He recalls hearing ads for shops specifying they were “located in the Roger Maris Wing of West Acres.” When he started writing songs inspired by baseball, he knew he wanted to include that specific reference.

Halvorson knocked it out of the park when he released his latest single, “Roger Maris,” on April 1 — opening day of the Major League Baseball season. The tune is one of nine from an album called “Nine Innings” that will be released later this year.

The cover art for Cousin Wolf's single, "Roger Maris," was created by Fargo's Zach Scheet. Special to The Forum
The cover art for Cousin Wolf's single, "Roger Maris," was created by Fargo's Zach Scheet. Special to The Forum

The songs are being released throughout the MLB season under Halvorson’s performing name, Cousin Wolf, on SoundCloud and Spotify.

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Each of the nine tracks is named after a big leaguer. Rather than being a walk-up anthem to pump up a crowd, the songs are more nuanced, exploring the gray in a game that is often black and white and the players labeled heroes or bums.

“This was seeing the world through baseball, but these are non-baseball stories I know too,” the singer says from his home in Seattle.

“Roger Maris” is more about the stress the player endured in 1961 as he chased Babe Ruth’s single-season home run record. Maris didn’t want the spotlight and many Yankees fans and sports writers didn’t think he was worthy of becoming the new home run king, preferring that title go to Maris’ teammate and friend, Mickey Mantle.

Even after Maris won the title, the record was diminished with an asterisk because he hit 61 homers in 162 games, eight more than Ruth did.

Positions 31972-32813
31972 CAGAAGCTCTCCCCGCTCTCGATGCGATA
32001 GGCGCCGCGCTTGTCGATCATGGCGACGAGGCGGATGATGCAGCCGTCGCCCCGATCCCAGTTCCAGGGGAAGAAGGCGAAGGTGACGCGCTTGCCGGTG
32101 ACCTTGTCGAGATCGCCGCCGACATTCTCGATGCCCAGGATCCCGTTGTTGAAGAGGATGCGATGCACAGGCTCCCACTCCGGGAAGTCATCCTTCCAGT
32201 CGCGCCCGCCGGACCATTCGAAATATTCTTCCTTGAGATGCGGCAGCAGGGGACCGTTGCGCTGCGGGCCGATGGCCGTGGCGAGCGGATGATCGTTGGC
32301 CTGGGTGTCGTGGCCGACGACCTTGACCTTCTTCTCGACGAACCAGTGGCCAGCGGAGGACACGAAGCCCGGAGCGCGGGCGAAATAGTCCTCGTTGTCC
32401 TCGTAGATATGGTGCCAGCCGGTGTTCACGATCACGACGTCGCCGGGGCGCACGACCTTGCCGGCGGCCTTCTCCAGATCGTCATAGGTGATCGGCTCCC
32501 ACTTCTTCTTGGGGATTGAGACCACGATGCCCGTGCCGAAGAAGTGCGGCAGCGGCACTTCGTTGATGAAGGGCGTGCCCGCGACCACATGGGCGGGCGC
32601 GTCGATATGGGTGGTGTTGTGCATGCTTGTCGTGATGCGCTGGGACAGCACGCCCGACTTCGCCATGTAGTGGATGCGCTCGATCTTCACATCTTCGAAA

The dramatic song builds to an emotional climax before crashing as Halvorson closes with the reflective line, “I will catch my breath and mend my wing and let West Acres take me in.”

“It was all about finding stories that were compelling and putting myself in that spot,” he says. “How can I tell a story that’s bigger than baseball that helps me understand my life a little better?”

The cover art for the single was created by Halvorson's Fargo neighbor and friend, Zach Scheet.

Not all of the figures Halvorson sings about are stars and some are known for their worst moments, not their career highlights. Pitcher Carl Mays won more than 200 games and four World Series championships in the early 1900s, but is best known for throwing the pitch that killed Ray Chapman, the only big leaguer to die as a direct result of an in-game injury.

The cover art for Cousin Wolf's single, "Kevin Elster." Special to The Forum
The cover art for Cousin Wolf's single, "Kevin Elster." Special to The Forum

The project kicked off with spring training and the inauspiciously titled “Kevin Elster.” A light-hitting shortstop known for his defense, Elster suddenly broke out with the Texas Rangers in 1996 at the age of 31, knocking 24 bombs and 99 RBI. His previous best was 10 homers and 55 RBI.